Memory, hither come,
And tune your merry notes;
And, while upon the wind
Your music floats,
I’ll pore upon the stream
Where sighing lovers dream,
And fish for fancies as they pass
Within the watery glass.
I’ll drink of the clear stream,
And hear the linnet’s song;
And there I’ll lie and dream
The day along:
And, when night comes, I’ll go
To places fit for woe,
Walking along the darkened valley
With silent Melancholy.
—William Blake (1757–1827)
In Greek mythology, Memory is the mother of the muses. There would be no literature, science, or art without her. Taking this further, we can say there would be no selfhood, or, indeed, civilization without her magical and mysterious power to enchant.
In this poem, Blake calls upon memory to inspire him. This moment is repeated whenever a poet puts pen to paper and writes with an awareness of what the great canonical presences of the past have said, whether Homer, Virgil, or Shakespeare.
Memory’s “merry notes” sound like celestial music “upon the wind,” and through each line, Blake makes us hear its strange ancestral cadence too. Each time we read a poem, we connect with the ghosts of all the generations who have formed the language we speak. Through poetry’s rhythms and rhymes, we catch the promise that, like music, the universe is full of echoes. Each part somehow reflects the whole.
Blake promises that he will “pore upon the stream,” fishing for “fancies” in the “glass,” as if gazing deep within a crystal ball, where images gather and disperse. The vision of the stream applies both to music and the cool, still, rippling of water. In the flow and flux of our consciousness, fragments of the past and the speculative future mingle with our reason, emotion, and creativity—ever moving, ever miraculous.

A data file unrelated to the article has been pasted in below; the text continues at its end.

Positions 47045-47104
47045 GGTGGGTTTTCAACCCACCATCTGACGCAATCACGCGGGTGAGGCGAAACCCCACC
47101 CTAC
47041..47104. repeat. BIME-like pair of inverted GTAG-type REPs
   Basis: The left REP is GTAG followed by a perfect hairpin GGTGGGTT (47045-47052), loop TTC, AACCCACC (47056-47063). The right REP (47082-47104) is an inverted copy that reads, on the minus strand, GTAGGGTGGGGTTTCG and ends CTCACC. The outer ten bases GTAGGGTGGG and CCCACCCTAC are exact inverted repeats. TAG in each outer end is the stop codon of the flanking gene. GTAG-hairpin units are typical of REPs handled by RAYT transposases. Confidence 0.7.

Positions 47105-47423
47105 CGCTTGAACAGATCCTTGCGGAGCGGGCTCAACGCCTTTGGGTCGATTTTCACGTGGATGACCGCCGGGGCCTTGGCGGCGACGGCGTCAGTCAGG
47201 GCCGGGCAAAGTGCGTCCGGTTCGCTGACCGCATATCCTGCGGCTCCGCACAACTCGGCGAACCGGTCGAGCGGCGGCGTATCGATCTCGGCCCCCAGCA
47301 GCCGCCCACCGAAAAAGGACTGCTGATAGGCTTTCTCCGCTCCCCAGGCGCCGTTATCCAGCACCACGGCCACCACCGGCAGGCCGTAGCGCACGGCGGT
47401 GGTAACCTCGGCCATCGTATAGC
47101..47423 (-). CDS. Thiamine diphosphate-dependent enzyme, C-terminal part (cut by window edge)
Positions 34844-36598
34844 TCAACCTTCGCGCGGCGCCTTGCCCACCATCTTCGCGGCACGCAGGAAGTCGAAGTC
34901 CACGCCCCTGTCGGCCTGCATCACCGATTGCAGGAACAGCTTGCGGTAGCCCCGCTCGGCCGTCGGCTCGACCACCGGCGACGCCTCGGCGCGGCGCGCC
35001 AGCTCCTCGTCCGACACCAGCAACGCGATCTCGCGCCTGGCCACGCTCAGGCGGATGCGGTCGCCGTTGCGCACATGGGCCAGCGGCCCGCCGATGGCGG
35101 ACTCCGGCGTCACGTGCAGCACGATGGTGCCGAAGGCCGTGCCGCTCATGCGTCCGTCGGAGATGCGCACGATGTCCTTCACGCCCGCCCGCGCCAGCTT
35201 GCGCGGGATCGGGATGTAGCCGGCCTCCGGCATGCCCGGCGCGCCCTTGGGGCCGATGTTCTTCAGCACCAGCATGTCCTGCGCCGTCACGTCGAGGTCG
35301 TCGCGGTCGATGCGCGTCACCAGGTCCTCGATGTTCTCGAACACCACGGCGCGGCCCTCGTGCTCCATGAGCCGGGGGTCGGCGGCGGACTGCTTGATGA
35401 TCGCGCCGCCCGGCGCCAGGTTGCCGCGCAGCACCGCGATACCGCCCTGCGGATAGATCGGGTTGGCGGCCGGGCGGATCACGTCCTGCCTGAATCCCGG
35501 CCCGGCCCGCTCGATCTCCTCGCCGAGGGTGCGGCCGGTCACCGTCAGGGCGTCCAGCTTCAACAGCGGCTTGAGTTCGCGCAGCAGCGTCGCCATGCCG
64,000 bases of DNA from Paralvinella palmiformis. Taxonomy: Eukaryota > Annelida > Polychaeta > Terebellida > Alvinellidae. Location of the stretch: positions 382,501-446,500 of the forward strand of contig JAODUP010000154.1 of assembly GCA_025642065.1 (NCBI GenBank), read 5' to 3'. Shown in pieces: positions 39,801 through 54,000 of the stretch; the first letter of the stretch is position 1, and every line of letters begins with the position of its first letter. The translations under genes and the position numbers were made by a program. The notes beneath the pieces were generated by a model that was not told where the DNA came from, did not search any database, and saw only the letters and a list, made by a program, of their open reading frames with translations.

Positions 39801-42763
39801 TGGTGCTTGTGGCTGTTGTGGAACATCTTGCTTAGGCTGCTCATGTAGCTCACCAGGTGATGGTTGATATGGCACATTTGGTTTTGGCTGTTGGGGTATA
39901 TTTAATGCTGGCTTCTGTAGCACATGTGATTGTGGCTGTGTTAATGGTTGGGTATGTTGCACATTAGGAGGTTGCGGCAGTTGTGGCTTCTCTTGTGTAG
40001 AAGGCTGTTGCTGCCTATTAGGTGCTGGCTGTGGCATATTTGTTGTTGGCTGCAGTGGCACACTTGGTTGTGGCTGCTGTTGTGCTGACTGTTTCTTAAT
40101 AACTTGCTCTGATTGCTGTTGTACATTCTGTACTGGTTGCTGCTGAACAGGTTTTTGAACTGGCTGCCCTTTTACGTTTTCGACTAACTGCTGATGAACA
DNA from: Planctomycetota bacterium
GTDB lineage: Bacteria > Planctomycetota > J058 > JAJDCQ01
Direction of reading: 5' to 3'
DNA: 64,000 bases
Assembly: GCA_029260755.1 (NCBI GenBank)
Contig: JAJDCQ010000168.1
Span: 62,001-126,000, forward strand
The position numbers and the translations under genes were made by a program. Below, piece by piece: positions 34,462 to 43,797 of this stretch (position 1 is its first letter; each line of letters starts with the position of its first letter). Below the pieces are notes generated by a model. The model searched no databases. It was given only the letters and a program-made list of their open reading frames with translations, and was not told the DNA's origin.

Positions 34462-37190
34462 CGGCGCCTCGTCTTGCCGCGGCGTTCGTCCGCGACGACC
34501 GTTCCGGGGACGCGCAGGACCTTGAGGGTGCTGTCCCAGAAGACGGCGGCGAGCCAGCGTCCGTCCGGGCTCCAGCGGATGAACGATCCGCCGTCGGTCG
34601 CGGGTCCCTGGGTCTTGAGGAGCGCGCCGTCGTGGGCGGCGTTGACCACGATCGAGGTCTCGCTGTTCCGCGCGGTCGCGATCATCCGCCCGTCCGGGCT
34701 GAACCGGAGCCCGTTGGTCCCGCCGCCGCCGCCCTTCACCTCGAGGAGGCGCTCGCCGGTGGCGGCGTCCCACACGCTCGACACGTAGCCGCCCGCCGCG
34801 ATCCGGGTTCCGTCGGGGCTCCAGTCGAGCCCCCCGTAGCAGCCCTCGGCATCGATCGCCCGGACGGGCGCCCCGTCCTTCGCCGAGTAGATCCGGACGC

I’m reminded of a wonderful passage from “Out of the Silent Planet” by C.S. Lewis, in which the alien Hyoi reminds the human Ransom of the essential connection between memory, meaning, and time: “A pleasure is full grown only when it is remembered. You are speaking … as if the pleasure were one thing and the memory another. It is all one thing … When you and I met, the meeting was over very shortly, it was nothing. Now it is growing something as we remember it. But still we know very little about it. What it will be when I remember it as I lie down to die, what it makes in me all my days till then—that is the real meaning. The other is only the beginning of it. You say you have poets in your world. Do they not teach you this?”
This meeting applies to our first encounter with a poem. We read it through, a few things catch our eye, and we put it down. It may not touch us at all. We may not even remember any of it. Yet at each occasion we go back to it, and hear its words on our lips, the more we feel and find—until it becomes a part of us.
Blake will “drink of the clear stream,” evoking the idea from Greek mythology that the spirit after death is confronted by two rivers, Mnemosyne, granting memory, and Lethe, granting forgetfulness. Which has Blake chosen? The “linnet’s song” guides Blake to the same dream that the lovers know. Is the day lost in dream—or discovered? Is the external world around us real, or more of an illusion than our inner life?
No dream delays the ticking of the clock, so day gives way to night. Yet Blake accepts this duality—this descent into darkness. He will walk through the shadow of the “valley” of death. Here “melancholy” is not depression as we conceive it, but rather a somber state of solitude and reflection. It signals distance and detachment from the hustle and bustle of daily life—an opening rather than closing of the mind. In silence and stillness, the spirit of poetry remains immortal.
William Blake (1757–1827) was an English poet, painter, and printmaker.
Christopher Nield is a poet living in London.
this interpretation of the poem was taken from The Epoch Times.